One drastic public relations issue that teachers face is that they’re, not completely fairly but also not without cause, thought of as being unaccountable for properly and effectively performing their jobs. Teaching is not a results oriented professions if one considers educated students as the intended result. A teacher will not lose their job over poorly teaching their subject matter.
When almost everyone else who is employed has to achieve actual results in order to stay employed and teachers don’t — a situation made worse by union contracts — there is bound to be a deep-seated resentment created by this disparity. This resentment in turn is exacerbated by the overall failure of America’s educational system.
No, this is not entirely fair. Teachers have to work within the rules of the educational system which is not focused on actually educating students. It is, however, the things are.
Teachers Are Overpaid
There’s a definite perception that teachers are overpaid for the work that they do. Part of this stems from the above-mentioned lack of accountability — or accountability for the wrong results — enjoyed by those who are supposed to be educators. Part of it, however, stems from the perception that teaching is essentially a part-time job with full-time recompense.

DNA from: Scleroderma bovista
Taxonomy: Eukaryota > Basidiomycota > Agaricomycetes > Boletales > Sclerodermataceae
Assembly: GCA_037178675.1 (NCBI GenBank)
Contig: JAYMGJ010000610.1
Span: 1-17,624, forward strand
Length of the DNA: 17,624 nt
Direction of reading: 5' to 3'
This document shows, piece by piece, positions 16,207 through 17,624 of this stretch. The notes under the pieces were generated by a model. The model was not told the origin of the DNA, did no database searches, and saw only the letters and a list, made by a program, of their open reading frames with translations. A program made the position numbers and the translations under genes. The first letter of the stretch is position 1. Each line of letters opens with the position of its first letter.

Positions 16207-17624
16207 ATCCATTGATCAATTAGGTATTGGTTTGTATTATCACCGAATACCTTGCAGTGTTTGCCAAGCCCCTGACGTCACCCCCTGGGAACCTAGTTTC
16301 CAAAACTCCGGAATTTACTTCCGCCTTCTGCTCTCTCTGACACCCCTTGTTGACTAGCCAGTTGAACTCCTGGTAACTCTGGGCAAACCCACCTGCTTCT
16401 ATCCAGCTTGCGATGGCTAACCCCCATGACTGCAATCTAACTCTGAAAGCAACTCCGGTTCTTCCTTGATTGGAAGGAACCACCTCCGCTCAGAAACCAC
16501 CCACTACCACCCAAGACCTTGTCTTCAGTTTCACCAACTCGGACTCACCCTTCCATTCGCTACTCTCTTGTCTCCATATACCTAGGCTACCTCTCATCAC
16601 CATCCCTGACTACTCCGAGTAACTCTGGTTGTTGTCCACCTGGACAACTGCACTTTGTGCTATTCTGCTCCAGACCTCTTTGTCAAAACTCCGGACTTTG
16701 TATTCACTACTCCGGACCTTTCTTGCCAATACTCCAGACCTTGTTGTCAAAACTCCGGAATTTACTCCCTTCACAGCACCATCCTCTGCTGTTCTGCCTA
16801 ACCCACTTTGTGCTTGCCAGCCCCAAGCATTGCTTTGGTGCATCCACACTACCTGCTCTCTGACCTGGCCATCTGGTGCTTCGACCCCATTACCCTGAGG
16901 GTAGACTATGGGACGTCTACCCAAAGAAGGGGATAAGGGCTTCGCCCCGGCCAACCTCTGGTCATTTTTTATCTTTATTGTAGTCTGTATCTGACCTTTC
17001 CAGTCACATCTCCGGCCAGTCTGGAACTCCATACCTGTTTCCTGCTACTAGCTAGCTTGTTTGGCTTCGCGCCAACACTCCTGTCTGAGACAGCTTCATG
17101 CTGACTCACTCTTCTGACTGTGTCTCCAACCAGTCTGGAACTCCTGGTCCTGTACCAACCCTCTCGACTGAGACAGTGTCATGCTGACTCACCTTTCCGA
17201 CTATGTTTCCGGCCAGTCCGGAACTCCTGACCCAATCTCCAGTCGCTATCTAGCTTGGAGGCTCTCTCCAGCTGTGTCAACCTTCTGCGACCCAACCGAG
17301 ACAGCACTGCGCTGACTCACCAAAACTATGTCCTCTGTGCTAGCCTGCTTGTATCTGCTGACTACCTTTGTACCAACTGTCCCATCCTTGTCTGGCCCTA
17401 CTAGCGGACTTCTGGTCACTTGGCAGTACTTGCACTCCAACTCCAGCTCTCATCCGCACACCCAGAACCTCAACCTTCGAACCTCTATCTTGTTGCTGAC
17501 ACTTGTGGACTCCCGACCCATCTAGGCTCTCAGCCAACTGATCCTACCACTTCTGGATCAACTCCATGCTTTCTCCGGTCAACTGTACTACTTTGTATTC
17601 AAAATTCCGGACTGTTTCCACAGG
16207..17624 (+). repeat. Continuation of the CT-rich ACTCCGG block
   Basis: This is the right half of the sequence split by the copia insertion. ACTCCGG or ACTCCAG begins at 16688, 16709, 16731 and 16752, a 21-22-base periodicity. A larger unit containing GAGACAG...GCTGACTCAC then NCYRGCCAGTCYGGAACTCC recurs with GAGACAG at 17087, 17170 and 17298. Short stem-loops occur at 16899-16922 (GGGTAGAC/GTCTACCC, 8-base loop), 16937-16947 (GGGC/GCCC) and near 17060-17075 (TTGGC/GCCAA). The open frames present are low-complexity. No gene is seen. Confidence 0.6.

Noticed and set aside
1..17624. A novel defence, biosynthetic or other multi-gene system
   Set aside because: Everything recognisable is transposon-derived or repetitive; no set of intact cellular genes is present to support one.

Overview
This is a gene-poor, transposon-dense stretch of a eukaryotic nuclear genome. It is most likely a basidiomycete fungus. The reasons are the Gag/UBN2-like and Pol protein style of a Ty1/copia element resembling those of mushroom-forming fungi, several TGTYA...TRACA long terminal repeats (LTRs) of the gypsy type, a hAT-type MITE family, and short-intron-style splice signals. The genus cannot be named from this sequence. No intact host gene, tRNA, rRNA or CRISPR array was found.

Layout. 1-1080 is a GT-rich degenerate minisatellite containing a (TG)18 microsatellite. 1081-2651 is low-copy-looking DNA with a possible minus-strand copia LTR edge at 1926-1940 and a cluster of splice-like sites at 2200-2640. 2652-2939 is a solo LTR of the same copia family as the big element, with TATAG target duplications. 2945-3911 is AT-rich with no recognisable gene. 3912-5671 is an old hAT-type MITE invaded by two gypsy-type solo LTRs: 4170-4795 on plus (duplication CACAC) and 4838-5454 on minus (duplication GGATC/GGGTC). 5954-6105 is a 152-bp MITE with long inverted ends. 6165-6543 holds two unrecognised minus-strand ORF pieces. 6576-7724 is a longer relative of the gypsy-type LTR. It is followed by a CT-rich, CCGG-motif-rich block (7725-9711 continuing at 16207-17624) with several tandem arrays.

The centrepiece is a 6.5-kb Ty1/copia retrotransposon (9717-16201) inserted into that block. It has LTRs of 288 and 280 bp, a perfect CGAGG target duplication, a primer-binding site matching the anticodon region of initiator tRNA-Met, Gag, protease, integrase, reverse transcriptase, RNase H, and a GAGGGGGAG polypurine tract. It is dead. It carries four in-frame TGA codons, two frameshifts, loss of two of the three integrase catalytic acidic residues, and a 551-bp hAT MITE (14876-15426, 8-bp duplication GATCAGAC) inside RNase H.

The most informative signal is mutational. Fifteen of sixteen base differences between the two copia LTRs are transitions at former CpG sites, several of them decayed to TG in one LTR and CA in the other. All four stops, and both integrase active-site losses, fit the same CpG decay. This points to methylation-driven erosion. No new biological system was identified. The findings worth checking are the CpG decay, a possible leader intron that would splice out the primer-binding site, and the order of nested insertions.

Most people seem to believe that teachers only work 9 months out of the year and enjoy shorter than average work hours per week. If this were true and one discounted the stress levels and, in some districts, the physical risks of the job, this might be a fair assessment.
It’s not true though. Teachers rarely get the summer off until they have a great deal of seniority, and they work far more hours each day than school schedules would seem to indicate, often exceeding 50 hours-week when one includes the work they have to do from/at home.
Ironically, the teachers have failed to educate the populace at large about what it is they actual do and how many man-hours it takes to do it and they’re now paying the price for that.
I can certainly understand why and, to some extent, even sympathize with these teachers would be angry about the lack of support they’ve recieved during their protests and the scorn that’s been directed at them. What I can’t understand or be sympathetic towards is their shock and confusion over it.
Tags: Education | Government | Labor Unions | Politics | Society | Teachers